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Finding Balance in Soil Fertility

March 16, 2022

This week the guys are spraying fertilizer on the pastures! This always raises questions from our followers because, when most people think about farmers spraying their fields, they think about pesticides, herbicides, and other chemicals being sprayed. You all know Grass Corp. doesn’t use those things on our pastures, so everyone wants to know what is being sprayed and why. Hopefully by the time you get done reading this, your questions will be answered and you will be more informed than ever about how your food is produced.

First, let's talk about why we spray. Our ultimate goal is to fully restore the biology in the soil so that this soil life can feed the plants the nutrients they need. Ideally, the ecosystem would operate in perfect harmony and nothing would ever need to be applied to the pastures as a supplement. However, this is rarely the case since soils have become so depleted of minerals and organic matter over many decades. Rebuilding these soils is a work in progress. While our grazing management and regenerative farming practices do work toward improving soils and healing the ecosystem, we believe we can speed up the healing process and boost the nutrient density of the food we produce through careful supplementation. We're still working on our home farm that has been on the path to healing for the 17 years we've been here, as well as all of the other nearby farms we've been blessed to care for. Plants have to get nitrogen from the air and minerals from the soil in order to grow. When these things are out of balance, it negatively affects the health and function of the plant.


Now let's talk about what we spray. In the early springtime, we spray the pastures with a blend of biologicals, various key minerals and just a bit of nitrogen to kickstart growth and aid the pastures in producing enough nutrient rich foliage to feed our animals. Let's go into a bit more detail now about what exactly gets sprayed and what each ingredient does. 

Phase II: Is an all natural, fish emulsion and molasses based fertilizer product that is loaded with biology and available minerals that naturally feed the plant and add microbial life to the soil. This is the bulk of what we spray and have found that it pairs well with our regenerative practices in boosts soil life as well as adding overall quality to our plant growth. This product was developed by a gentleman who's been a personal mentor to Stan beginning some 37 years ago! You can read more about it by following this link to our suppliers website: https://www.phaseiienergyfarming.com/product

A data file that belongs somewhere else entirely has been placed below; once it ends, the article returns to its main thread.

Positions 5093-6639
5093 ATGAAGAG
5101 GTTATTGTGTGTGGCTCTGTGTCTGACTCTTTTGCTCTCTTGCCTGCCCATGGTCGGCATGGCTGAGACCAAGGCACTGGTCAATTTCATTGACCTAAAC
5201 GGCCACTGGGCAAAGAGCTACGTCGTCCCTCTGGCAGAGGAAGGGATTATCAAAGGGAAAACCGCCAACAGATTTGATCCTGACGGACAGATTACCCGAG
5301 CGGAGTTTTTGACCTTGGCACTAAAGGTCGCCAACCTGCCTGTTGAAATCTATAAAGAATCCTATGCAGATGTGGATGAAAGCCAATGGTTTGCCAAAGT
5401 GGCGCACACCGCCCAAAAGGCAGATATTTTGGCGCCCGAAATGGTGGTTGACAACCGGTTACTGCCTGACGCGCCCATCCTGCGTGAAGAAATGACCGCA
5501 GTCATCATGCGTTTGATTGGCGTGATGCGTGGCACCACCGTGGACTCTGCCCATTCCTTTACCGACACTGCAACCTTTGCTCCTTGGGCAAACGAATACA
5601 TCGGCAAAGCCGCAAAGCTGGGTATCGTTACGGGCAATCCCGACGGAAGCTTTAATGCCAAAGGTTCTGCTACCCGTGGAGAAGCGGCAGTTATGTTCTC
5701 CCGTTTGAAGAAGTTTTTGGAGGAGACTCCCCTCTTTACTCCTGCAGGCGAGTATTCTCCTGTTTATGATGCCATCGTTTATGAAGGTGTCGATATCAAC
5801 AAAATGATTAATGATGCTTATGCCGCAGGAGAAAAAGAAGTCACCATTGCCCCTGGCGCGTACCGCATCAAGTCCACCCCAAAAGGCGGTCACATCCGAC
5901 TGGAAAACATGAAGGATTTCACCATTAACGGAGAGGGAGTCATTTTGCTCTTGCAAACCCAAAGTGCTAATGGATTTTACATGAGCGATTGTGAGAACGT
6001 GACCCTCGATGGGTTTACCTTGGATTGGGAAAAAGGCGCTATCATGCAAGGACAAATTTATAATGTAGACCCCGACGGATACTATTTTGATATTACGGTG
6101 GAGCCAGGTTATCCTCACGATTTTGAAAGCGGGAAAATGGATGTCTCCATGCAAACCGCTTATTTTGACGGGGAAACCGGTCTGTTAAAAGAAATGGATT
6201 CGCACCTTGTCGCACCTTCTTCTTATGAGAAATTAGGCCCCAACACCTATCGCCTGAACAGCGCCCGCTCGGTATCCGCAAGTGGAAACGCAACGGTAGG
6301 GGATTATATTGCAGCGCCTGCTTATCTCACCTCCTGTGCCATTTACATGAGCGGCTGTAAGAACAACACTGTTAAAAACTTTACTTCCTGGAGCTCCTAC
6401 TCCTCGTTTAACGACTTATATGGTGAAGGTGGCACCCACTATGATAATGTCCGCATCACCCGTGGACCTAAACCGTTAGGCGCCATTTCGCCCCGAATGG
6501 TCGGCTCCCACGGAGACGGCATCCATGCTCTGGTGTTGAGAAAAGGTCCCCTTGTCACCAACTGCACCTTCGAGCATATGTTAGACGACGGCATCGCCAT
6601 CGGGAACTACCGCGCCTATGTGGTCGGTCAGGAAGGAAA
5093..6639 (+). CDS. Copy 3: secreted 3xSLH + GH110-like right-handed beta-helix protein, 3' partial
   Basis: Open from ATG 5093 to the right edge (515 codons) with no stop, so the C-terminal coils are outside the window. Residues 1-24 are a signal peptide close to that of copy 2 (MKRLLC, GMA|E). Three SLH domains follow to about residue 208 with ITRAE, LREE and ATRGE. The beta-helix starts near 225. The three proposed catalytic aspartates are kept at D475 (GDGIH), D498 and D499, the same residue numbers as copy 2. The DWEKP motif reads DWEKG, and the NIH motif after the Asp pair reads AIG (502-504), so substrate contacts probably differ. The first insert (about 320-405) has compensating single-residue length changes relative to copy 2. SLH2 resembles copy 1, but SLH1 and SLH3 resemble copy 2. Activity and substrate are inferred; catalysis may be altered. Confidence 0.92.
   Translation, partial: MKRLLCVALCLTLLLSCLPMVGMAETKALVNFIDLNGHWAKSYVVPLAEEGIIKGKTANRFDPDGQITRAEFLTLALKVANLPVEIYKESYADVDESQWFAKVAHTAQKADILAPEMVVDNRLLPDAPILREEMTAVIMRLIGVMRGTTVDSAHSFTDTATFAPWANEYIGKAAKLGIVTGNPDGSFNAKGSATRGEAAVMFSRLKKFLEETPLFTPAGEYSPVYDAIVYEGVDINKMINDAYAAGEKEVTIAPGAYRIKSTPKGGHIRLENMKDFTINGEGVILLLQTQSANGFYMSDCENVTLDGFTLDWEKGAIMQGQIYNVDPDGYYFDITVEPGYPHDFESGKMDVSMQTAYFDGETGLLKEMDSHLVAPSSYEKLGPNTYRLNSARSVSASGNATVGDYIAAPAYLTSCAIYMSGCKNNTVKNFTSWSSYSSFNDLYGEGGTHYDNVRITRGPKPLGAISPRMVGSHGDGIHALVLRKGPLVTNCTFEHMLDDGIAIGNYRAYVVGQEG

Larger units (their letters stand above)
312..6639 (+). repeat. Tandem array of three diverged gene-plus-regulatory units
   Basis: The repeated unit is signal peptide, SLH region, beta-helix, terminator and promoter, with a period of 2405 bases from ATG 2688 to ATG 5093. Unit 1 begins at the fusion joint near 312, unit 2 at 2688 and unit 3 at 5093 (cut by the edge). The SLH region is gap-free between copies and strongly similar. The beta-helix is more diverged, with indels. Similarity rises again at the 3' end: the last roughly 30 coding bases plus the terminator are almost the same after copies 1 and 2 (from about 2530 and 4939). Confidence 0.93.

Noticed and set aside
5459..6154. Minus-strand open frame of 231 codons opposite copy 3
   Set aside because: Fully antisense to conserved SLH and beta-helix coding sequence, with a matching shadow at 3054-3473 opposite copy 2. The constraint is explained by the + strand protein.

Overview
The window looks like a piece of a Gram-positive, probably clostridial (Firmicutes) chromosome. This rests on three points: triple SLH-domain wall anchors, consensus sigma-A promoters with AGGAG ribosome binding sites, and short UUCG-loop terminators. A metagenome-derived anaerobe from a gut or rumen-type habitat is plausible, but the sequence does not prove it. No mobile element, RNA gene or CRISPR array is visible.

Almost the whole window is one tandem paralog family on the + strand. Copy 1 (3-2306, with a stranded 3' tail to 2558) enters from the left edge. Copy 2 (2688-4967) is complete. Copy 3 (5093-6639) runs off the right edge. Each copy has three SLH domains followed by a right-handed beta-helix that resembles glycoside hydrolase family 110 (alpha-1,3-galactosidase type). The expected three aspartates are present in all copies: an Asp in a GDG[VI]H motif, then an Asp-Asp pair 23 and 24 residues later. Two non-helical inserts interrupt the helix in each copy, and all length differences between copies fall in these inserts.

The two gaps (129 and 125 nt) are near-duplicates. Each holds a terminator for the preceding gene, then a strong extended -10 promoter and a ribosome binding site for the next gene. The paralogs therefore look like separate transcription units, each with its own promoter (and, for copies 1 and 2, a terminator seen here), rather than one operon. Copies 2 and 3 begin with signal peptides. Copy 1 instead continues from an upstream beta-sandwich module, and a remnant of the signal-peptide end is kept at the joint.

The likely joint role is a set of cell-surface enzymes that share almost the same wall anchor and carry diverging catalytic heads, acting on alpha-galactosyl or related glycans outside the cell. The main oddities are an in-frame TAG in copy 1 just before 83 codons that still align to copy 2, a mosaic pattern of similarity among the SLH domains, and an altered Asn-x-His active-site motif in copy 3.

Liquid Nitrogen: Helps to jump start the pastures in early spring when the air is still rather cool. We don't want to artificially produce a huge amount of imbalanced plant growth by loading on a lot of nitrogen, but a small amount does help to make our entire blend work more effectively. 

Nachurs Ortho Phos and BioK , Liquid Calcium: These are bioavailable forms of phosphorus, potassium, and calcium. Plants aren’t so different from humans in their nutritional needs. Without access to sufficient phosphorus and calcium, plants are unable to efficiently absorb other minerals. By adding these to the mix, we ensure the plants are packing more of these essential quality nutrients into our pasture plants. Potassium is essential to plant development and structural integrity. Plants that are low in potassium won’t produce as many leaves and result in sparse pasture growth. This link (https://www.nachurs.com/k-fuel) is the potassium we use and is mixed with orthophosphate (bioavailable phosphorus) from the same company.

Stan, Gavin, and Joel have put many hours into research on plant nutrition and are working hard to raise the nutrient density of the pasture plants. Sometimes the conversations around the house sound like a group of scientists speaking as they share the things they have learned, observations from the field, or discuss the current and future nutritional needs of the pastures. They carefully assess the current needs of our pastures and only apply things that are needed for maintaining health and balance.

I hope this answers your questions and opens the door to give you a look into the complexity of the soil and pasture management that goes on at Grass Corp. Who knew you would learn so much about plant health today!?

If you have further questions or comments, let us know or start the conversation below. 

Samantha Cavender